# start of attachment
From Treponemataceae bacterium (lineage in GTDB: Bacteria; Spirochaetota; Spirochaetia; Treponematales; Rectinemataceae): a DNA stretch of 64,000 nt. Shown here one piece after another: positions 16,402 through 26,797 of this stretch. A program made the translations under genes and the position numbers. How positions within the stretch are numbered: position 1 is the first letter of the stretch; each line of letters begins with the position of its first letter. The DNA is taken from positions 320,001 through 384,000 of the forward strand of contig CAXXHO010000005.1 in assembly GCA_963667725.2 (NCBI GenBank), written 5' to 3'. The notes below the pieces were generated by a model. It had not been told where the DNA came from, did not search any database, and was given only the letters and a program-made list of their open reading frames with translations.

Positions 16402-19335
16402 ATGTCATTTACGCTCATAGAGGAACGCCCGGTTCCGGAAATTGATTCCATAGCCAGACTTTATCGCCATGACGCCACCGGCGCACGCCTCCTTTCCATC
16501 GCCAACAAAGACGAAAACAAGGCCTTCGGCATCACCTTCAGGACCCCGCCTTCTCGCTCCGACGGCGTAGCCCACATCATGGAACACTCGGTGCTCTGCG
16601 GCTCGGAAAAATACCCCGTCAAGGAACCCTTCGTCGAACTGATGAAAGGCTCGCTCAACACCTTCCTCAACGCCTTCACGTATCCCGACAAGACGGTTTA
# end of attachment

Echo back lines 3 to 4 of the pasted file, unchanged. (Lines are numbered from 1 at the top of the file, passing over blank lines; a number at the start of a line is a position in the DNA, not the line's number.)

16402 ATGTCATTTACGCTCATAGAGGAACGCCCGGTTCCGGAAATTGATTCCATAGCCAGACTTTATCGCCATGACGCCACCGGCGCACGCCTCCTTTCCATC
16501 GCCAACAAAGACGAAAACAAGGCCTTCGGCATCACCTTCAGGACCCCGCCTTCTCGCTCCGACGGCGTAGCCCACATCATGGAACACTCGGTGCTCTGCG